Rail News Roundup #11


Today’s Headlines

• Comment Period Ends for State Rail Plan

• Vermonter Service No Longer Under Threat of Suspension

• 2017 Vermonter Ridership Report

• Tree and Brush Clearing along the Line

• News Analysis | The Hartford Line

• Union Station Platform Work Delayed Again

• Westfield | Safety Improvements Planned for Rail Crossing

• CSX Line in Massachusetts Not for Sale

• Vermont Rail Action Network Launches New Website

• Then and Now


Comment Period Ends for State Rail Plan

The public comment period for the draft 2018 State Rail Plan closed on March 2, 2018.

We’d like to thank the many people across our region who actively participated in this process by submitting written comments to MassDOT, attended one of the Rail Plan Advocacy Pop-up meetings, reached out to friends to encourage others to submit their comments, or engaging in the advocacy process on-line using Facebook.

Here’s a selection of public comments that have crossed our desk:

Knowledge Corridor Partnership (PDF)

Mayor David Narkewicz | City of Northampton (PDF)

Pioneer Valley Planning Commission (PDF)

Plan for Progress (PDF)

Ben Heckscher | Trains In The Valley (PDF)

Transportation for Massachusetts (PDF)

The Train Campaign (PDF) | Berkshire County


We will report further on this topic after MassDOT releases the final version of the 2018 State Rail Plan.

Further reading

“Glimpses of East-West Rail, or a Position to Not Look Too Close…?”
Western Massachusetts Politics & Insight | February 5, 2018

“East-west passenger service urged among state rail priorities”
By Cyrus Moulton | Telegram & Gazette | January 29, 2018


Vermonter Service No Longer Under Threat of Suspension

Source: Vermont Business Magazine | March 6, 2018

“Amtrak backs off from Vermont service suspension threat, apologizes”
By CB Hall | Vermont Business Magazine | March 6, 2018

Amtrak backed away from its earlier implied threat of suspension of service on the Vermonter at the recent meeting of the Vermont Rail Advisory Council meeting in Montpelier.

Concern for the future of the Vermonter was raised among many interested parties soon after Amtrak CEO Richard Anderson testified before the House Committee on Transportation and Infrastructure on February 15th.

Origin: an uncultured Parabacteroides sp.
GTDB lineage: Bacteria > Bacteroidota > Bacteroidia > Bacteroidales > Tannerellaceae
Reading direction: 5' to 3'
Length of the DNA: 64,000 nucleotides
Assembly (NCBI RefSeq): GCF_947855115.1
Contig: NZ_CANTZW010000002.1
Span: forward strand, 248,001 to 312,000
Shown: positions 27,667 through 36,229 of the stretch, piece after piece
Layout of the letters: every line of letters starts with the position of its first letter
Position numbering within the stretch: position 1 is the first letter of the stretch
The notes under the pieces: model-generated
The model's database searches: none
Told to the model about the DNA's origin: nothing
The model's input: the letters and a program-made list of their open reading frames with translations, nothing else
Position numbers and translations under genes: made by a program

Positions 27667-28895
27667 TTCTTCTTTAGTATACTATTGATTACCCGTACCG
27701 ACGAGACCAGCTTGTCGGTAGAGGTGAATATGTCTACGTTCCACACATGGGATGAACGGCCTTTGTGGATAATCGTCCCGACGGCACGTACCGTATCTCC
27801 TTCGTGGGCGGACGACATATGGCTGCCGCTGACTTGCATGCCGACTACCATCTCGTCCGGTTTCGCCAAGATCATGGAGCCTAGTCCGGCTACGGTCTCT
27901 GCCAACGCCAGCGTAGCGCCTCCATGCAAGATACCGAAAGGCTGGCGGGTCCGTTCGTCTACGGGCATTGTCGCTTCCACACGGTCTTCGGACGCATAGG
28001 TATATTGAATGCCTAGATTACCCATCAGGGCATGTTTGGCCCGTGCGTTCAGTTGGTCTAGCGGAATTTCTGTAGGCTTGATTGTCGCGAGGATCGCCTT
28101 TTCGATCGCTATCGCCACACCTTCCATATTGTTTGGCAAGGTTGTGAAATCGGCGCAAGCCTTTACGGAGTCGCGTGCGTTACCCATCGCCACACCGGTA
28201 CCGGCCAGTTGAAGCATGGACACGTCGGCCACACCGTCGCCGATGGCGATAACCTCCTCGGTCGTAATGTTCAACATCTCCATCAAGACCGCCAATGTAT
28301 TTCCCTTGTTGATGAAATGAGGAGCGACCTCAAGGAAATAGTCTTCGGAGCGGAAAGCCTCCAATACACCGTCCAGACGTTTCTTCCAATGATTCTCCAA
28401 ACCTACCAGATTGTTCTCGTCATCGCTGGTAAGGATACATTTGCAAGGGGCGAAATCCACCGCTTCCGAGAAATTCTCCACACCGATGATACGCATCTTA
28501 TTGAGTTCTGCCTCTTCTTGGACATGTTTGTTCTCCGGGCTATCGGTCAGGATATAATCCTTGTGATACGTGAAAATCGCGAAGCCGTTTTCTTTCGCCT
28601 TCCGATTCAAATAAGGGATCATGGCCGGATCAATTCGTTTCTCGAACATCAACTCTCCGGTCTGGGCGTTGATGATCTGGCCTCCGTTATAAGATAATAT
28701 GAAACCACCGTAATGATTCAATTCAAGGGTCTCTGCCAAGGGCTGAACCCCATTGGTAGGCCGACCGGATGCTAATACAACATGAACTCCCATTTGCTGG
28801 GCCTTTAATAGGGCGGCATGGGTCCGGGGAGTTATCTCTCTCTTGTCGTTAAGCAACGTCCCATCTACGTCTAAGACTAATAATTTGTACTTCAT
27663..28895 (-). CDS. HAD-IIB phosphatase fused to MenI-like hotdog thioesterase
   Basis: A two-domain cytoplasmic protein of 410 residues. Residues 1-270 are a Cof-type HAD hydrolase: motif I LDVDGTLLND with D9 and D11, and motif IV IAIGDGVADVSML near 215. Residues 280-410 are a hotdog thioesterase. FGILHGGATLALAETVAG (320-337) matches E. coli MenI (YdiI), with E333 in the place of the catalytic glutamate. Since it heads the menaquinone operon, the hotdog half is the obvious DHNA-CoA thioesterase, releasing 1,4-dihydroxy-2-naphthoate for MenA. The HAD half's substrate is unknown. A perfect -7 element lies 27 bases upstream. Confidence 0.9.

During that hearing he said that Amtrak was “unlikely to operate on stretches [of track] that regulators have excluded from PTC [Positive Train Control] requirements” — which includes the route used by the Vermonter north of Springfield, Mass.

“I want to apologize to Vermont for all the angst caused,” he [an Amtrak spokesperson] addressed those on hand. In objecting to the prospect of a service suspension, he said, “You did the right thing. Looking ahead, he said that the company was now looking at mitigation of safety risks in more general terms, in cooperation with state partners.”

“Right now we have no plans to cease any service on any route,” Amtrak’s Bill Hollister told Vermont Business Magazine on February 28th.

Further Reading

Written Testimony of Richard Anderson, CEO of Amtrak (PDF)
House Transportation and Infrastructure Committee
February 15, 2018


2017 Vermonter Ridership Report

Amtrak has released Fiscal Year 2017 ridership numbers for the Vermonter — and we are happy to report that ridership at stations in our region looks good overall.

Here’s a chart that we prepared with a summary of the available data:

Source: Amtrak Vermonter FY2014-17 Ridership – 21 Feb 2018 (PDF)

Highlights from the data show that:

  • Approximately 29,000 passengers used the Vermonter in Western Mass. between October 1, 2016 and September 30, 2017 (Amtrak’s fiscal year 2017)
  • Ridership in Western Mass. increased 10% vs. FY 2016.
  • Northampton, with 19,588 passengers in FY 2017, is now the busiest Vermonter station north of Springfield.
  • Ridership from the four station stops in the Pioneer Valley account for about 1/3rd of the total ridership on the Vermonter.


Further reading

Amtrak Ridership – Greenfield | FY2017 (PDF)

Amtrak Ridership – Holyoke | FY2017 (PDF)

Amtrak Ridership – Northampton | FY2017 (PDF)

Amtrak Ridership – Springfield | FY2017 (PDF)


Tree and Brush Clearing along the Line

As many people have noticed, crews have been working through the winter to clear trees and brush from the rail line that is used by the Vermonter in the Pioneer Valley.